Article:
The possible future downtown Tampa's Channel District became clearer today.
Port Tampa Bay unveiled its vision for the 45 acres of land it owns in the Channel District, specifically the land around the port's cruise ship terminal. The port owns the cruise ship terminals, along with the Channelside Bay Plaza land and nearby parking garage.
The vision plan maximizes the potential of 45 acres of port-owned land along Channelside Drive and the Ybor Channel and builds upon the area’s ongoing revitalization. It calls for the development of more than 9 million square feet of mixed-use space and $1.5 billion in private investment over the next decade or so.
“Our vision is to create a waterfront community that is the envy of other top cities around the country,’’ said Paul Anderson, president and CEO of Port Tampa Bay. “This is an unprecedented development that will revolutionize Tampa and benefit the entire region.’’
While still in the preliminary phase, the vision plan features a mix of private development and public amenities, from residential, retail, office and hotel space to a central park, marina and multipurpose cruise ship terminal.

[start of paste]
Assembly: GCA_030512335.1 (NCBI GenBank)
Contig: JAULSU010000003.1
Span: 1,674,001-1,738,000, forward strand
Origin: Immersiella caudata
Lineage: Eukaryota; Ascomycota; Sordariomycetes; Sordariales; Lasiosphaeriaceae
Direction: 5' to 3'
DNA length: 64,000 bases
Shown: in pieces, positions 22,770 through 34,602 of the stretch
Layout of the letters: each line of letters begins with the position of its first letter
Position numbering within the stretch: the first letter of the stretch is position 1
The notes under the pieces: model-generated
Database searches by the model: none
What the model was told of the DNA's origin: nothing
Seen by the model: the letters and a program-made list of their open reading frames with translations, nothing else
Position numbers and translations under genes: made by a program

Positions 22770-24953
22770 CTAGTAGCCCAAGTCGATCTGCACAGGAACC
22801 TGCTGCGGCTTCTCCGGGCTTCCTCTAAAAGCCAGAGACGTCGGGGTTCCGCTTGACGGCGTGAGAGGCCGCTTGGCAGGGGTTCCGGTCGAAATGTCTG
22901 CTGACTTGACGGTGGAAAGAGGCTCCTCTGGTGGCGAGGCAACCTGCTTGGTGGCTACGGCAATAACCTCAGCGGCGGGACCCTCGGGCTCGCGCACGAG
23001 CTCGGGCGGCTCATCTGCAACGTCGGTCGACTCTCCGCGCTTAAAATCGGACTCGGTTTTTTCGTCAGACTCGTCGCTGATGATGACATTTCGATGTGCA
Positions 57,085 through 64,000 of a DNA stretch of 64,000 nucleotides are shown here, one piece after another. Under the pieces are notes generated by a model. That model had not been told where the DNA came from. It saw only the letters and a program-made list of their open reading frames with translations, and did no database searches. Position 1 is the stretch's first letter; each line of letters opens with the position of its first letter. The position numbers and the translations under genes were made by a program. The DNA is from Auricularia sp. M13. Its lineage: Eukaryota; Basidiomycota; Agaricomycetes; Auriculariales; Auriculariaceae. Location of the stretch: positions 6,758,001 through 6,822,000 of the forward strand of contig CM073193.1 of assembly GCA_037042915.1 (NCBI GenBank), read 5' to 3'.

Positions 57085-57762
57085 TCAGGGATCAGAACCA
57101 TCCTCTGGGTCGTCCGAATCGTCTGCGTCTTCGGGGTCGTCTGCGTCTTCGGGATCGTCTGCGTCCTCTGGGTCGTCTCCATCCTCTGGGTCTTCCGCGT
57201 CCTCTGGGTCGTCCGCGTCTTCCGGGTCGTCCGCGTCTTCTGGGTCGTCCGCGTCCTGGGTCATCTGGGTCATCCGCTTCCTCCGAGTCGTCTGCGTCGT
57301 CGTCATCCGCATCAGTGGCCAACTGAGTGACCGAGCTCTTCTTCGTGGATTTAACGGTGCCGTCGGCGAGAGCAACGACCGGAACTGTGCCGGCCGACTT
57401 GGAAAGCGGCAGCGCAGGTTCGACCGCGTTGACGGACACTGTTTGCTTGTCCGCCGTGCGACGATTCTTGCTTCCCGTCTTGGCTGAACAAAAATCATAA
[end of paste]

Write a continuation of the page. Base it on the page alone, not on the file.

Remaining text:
A key element of the plan are two “landmark towers’’ that developers say will be among the tallest on Florida’s West Coast and an amphitheater.
“Great cities like San Diego, New Orleans and Vancouver have been built around their ports,’’ Anderson said. “We believe this will stand out as an innovative example of how to take full advantage of valuable waterfront, while balancing the needs of the maritime community and adjacent neighborhood.’’
Tampa Mayor Bob Buckhorn spoke about the impact the redesign will have on the region at a news conference Thursday morning.
“This is another exciting step toward bringing the waterfront back to the people,’’ Mayor Bob Buckhorn said. “The time is right to take this area to the next level and create a new destination for generations to come.’’
A new cruise terminal design would enhance the $1 billion development planned for land adjacent to Amalie Arena. That project, headed by Tampa Bay Lightning owner Jeff Vinik's Strategic Property Partners, started this month with road, water and stormwater redesign on Channelside Drive between Jefferson and Old Water streets.
Vinik's master plan for the southern end of downtown Tampa includes a new medical school for the University of South Florida, a new hotel, retail space for shops and restaurants, apartments and condos and a 5,000-space parking garage.
“For me personally, I think that Tampa is moving in the right direction,” said Vince Schwellenbach.
Most of the project would be funded through private investment. $200 million would come from taxpayers through the Community Redevelopment Agency (CRA) fund.
If all goes as planned construction could begin by next year.